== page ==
The Crude Tactics Of Personal Injury Lawyers

As most people suspect, many personal injury lawyers are on the lookout for new ways to use — and sometimes abuse — the law. At times our laws — an instrument of justice – becomes a vehicle for personal gain. We often hear anecdotal stories about the shenanigans that take place behind the scenes, but rarely do we get to see the absurd tactics used by some personal injury lawyers aired in open court. That is, until now.


A few recent lawsuits have generated national headlines that highlight astonishing examples of lax ethics by some personal injury lawyers and that have led to renewed calls for Congress to investigate the U.S. lawsuit industry.


One of the most egregious examples, recently featured in a New York Times article, shows candid footage in which attorney Steven Donziger openly admits to a slew of questionable tactics he and his legal team used to create an atmosphere of fear and intimidation during an ongoing legal battle with Chevron in Ecuador.


Why would he do such a thing? Mr. Donziger is part of a growing trend of plaintiffs’ attorneys who have begun inviting cameras into their “war rooms” to film one-sided documentaries that will later be used to promote their cases and pressure settlements. But after a federal judge forced filmmakers to turn over more than 500 hours of outtakes from the film, “Crude,” Mr. Donziger’s plan backfired and the public got a real behind-the-scenes look at the unethical deception and outright corruption that can happen in multi-billion-dollar cases such as this.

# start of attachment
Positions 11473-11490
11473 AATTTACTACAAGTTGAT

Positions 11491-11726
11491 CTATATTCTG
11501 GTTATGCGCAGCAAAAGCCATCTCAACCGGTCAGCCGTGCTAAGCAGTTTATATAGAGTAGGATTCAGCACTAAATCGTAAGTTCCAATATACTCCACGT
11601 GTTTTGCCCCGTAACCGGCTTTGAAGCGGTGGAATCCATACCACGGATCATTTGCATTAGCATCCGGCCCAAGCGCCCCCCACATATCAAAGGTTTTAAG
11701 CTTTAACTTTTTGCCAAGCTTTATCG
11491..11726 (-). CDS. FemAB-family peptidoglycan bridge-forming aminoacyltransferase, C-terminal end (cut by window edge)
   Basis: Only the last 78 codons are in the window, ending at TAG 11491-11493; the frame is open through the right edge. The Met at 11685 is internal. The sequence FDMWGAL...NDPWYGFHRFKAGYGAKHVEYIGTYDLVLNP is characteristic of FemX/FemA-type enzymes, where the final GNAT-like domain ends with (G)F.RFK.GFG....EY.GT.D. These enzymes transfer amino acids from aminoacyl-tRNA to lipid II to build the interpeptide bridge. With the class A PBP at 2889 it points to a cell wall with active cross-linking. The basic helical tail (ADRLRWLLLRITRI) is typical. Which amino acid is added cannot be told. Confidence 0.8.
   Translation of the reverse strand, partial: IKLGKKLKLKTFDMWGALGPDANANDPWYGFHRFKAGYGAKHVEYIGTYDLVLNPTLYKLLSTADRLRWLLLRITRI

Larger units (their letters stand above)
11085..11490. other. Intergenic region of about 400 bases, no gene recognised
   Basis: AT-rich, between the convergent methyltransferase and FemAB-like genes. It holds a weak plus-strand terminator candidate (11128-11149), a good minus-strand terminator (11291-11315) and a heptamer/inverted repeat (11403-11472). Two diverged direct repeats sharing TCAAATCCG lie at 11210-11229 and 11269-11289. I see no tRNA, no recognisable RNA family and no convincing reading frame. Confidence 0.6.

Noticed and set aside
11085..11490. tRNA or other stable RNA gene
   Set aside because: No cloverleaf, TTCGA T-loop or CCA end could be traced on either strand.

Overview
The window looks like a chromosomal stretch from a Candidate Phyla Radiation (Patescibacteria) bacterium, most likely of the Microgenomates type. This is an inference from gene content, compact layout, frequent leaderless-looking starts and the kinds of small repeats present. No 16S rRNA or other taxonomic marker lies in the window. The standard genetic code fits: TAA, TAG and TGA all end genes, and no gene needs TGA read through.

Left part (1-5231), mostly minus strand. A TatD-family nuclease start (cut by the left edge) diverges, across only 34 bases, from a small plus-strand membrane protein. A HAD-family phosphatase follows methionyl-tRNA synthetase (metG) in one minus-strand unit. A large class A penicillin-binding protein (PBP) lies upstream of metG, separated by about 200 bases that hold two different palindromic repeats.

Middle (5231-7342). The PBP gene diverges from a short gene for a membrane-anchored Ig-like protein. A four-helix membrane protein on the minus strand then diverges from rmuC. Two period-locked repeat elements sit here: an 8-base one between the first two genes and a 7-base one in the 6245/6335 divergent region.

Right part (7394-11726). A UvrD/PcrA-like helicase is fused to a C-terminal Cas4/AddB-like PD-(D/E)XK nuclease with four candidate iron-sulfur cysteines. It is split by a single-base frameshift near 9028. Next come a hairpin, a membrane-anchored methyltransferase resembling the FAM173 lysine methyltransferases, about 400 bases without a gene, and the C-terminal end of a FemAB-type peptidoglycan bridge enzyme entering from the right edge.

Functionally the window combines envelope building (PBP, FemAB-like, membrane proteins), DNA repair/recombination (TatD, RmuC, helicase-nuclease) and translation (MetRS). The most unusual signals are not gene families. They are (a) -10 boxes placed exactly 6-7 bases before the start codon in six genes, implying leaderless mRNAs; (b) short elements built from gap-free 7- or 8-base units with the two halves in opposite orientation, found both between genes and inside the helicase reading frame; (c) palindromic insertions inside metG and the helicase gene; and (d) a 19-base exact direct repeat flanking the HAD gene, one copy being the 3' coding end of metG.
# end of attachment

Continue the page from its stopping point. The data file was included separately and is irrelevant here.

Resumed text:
In one outtake, Mr. Donziger discusses plans to stage a huge protest at the courthouse. “We have concluded that we need to do more, politically, to control the court—to pressure the court. We believe they make decisions based on who they fear the most—not based on what the laws should dictate. So what we want to do is take over the court with a massive protest…”


In another outtake, when asked if the judge presiding over the case will be killed if he rules against the plaintiffs, Donziger says, “He might not be, but he thinks he will be, which is just as good.”

And in yet another damning video clip, he argues with his own colleagues who suggest they don’t have enough evidence to show actual contamination in the case. “Hold on a second—this is Ecuador, okay. You can say whatever you want, but at the end of the day, if there’s a thousand people around the courthouse, you’re going to get what you want. I’m sorry, but it’s true… At the end of the day, this is all for the court just a bunch of smoke and mirrors… It really is. We have enough to get money, to win.”


The release of the outtakes has sent “shockwaves through the nation’s legal communities,” wrote one federal judge in New Mexico in a recent opinion, “primarily because the footage shows, with unflattering frankness, inappropriate, unethical and perhaps illegal conduct.”


Meanwhile, another judge described the outtakes as “extraordinary evidence” which suggests that plaintiffs’ lawyers “presented false evidence and engaged in other misconduct.”


This case should not be viewed as a standalone instance of bad behavior. Rather it is a symptom of a legal system that invites, and in many cases rewards, unscrupulous attorneys. While it’s rare that the public gets such a candid view of it, the truth is the personal injury lawyers have been exploiting the legal system in the United States and around the world for years. It’s time that lawmakers in Washington, who say they’re dedicated to reinvigorating the economy and creating jobs, investigate the outrageous litigation practices that have become the norm in our society and drag down our economy.

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